"We talk to people of all ages, from all walks of life," she wrote. "For example, I talked to many veterans who appreciated that young people were willing to listen to their concerns, and I enjoyed it because we don't interact much with veterans at Stanford."
Though she said she had always been interested in democracy and its process, Toman-Miller said she was inspired by her mother, Mary Toman, who was the chair of the Los Angeles County Republican Party, the first woman to hold the position.
"Breaking that glass ceiling had a great impact on me," she said. "I looked up to her and wanted to emulate her."
The 20-year-old French and English literature double major said this is her fourth campaign. From Stanford to Virginia, there's been an encouraging surge in interest from Republicans in this year's election, she said, which is bolstered by what she sees as a decrease in interested Democrats. Even so, she works to keep out-of-state and on-campus campaign activities from being negative.
"For us, mud slung is ground lost," she said. "We've been trying to keep what we believe in a positive light."
She focuses on issues such as jobs and the economy and on how she thinks Romney and Ryan are the right candidates to improve them, she said.
Elizabeth DeVries said her recent trip to campaign for Romney in Reno opened her eyes to the issue of unemployment. Washoe County, where the city is located, has an unemployment rate of 11.6 percent, according to the U.S. Bureau of Labor Statistics.
DeVries, a Palo Alto resident, said she thought people in the county were "really hurting." She recalled one woman she visited while canvassing door to door who drove home the point to her.
"I asked her who she was going to vote for and she said, 'Romney. Definitely Romney; we're hanging on by our fingernails here,'" DeVries said. "She had this desperate look on her face, and I felt very bad.
"Palo Alto is very upper middle class; Reno is a lot more middle class," she said. "We don't see it as much — the amount of pain and suffering because the economy is so bad."
Aside from her weekend in Reno, DeVries volunteers at Romney events, gives money to the campaign and makes an estimated 25 calls to voters in swing states every day, when her schedule allows. She plans to go back to Reno to campaign this weekend.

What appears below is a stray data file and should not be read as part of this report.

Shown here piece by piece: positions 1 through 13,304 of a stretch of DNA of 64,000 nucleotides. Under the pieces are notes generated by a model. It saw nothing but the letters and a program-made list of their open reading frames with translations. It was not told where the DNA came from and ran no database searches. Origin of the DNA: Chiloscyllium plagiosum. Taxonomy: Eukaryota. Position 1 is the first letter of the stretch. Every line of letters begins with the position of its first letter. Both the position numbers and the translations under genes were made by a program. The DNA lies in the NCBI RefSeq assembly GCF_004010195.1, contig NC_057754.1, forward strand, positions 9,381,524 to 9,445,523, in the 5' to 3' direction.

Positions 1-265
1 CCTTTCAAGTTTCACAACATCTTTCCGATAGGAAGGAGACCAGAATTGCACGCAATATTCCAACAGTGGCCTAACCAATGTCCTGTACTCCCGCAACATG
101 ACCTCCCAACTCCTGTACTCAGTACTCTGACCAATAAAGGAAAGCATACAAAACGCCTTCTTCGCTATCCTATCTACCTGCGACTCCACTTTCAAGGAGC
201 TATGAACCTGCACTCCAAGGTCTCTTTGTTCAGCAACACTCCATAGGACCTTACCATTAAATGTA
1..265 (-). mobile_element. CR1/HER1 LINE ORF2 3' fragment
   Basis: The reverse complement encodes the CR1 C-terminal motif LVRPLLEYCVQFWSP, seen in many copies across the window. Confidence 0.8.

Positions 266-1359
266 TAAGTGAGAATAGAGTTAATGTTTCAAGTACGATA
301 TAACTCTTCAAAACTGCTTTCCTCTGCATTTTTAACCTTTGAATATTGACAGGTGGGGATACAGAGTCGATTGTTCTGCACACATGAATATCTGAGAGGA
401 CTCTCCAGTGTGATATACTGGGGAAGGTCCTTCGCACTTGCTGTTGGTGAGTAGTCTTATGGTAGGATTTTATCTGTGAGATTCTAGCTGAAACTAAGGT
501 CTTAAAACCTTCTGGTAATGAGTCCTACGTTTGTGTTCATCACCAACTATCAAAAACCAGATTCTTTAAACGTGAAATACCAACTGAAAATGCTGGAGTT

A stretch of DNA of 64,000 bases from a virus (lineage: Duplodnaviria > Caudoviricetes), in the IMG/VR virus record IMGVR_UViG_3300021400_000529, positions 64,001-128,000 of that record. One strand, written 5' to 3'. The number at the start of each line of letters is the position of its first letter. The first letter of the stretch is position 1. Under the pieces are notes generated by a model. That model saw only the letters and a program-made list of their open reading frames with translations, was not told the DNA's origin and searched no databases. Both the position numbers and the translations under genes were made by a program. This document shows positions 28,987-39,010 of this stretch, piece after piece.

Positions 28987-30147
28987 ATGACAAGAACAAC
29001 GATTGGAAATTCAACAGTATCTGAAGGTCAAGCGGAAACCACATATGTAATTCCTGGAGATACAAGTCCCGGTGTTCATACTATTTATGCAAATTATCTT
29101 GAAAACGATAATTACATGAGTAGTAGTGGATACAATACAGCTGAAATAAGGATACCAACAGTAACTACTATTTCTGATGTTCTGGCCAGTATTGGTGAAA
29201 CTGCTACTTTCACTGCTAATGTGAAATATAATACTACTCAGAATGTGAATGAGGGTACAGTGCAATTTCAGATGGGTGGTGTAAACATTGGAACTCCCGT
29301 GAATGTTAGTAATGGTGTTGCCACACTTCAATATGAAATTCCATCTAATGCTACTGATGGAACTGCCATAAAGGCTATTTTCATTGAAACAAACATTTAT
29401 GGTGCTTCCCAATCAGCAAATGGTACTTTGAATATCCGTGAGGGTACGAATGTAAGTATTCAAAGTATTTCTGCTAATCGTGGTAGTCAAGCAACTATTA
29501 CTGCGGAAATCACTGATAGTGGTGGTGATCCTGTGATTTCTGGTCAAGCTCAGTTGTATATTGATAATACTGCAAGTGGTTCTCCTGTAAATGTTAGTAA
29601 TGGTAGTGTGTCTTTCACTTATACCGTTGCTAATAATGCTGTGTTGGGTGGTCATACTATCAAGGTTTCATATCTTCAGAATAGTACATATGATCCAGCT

She has volunteered in several previous campaigns: John McCain's 2008 presidential bid, Meg Whitman's California gubernatorial run, and Scott Brown's succession of Ted Kennedy for U.S. Senate in Massachusetts. But for her, this campaign is different.
"This really will be the election for the future of our country," she said. "I'm willing to give up my weekends. I'm not willing to give up without a fight."
As a canvasser in Reno, DeVries said she was well-received, particularly since the majority of people she visited — three to one, by her count — were supporters of Romney.
She said she felt she could be more effective going to door to door in a place where Romney/Ryan campaign signs were at least as numerous as those for the Obama/Biden ticket.
"In Palo Alto, a Romney yard sign would get stolen; a car sticker would get your car keyed," she said. "This area is predominantly Democratic, and I walk around with all my Romney buttons and that sometimes starts conversations, and I've changed a few peoples' votes but not enough to make a difference."
Though the library specialist said she's always been interested in politics, listening to talk radio while working motivated her to be more active in politics and campaigning.
DeVries' parents were European immigrants who lived through World War II and who had grown up with starvation as a fact of life. They came to the U.S. for its opportunities, and their gratitude to the U.S. and the freedoms it afforded them had a lasting effect on her.
"We're lucky enough to live in a democracy in which you can make a difference as a voter or as a volunteer," she said. "You can't complain that the situation is bad if you don't take the time to make it better and make an effort to do so.
"I have to do something. I have to make a difference."
Volunteering in her third consecutive presidential campaign, Palo Alto resident Lisa Van Dusen's hopes to make a difference as she travels to Ohio to campaign for Obama's re-election.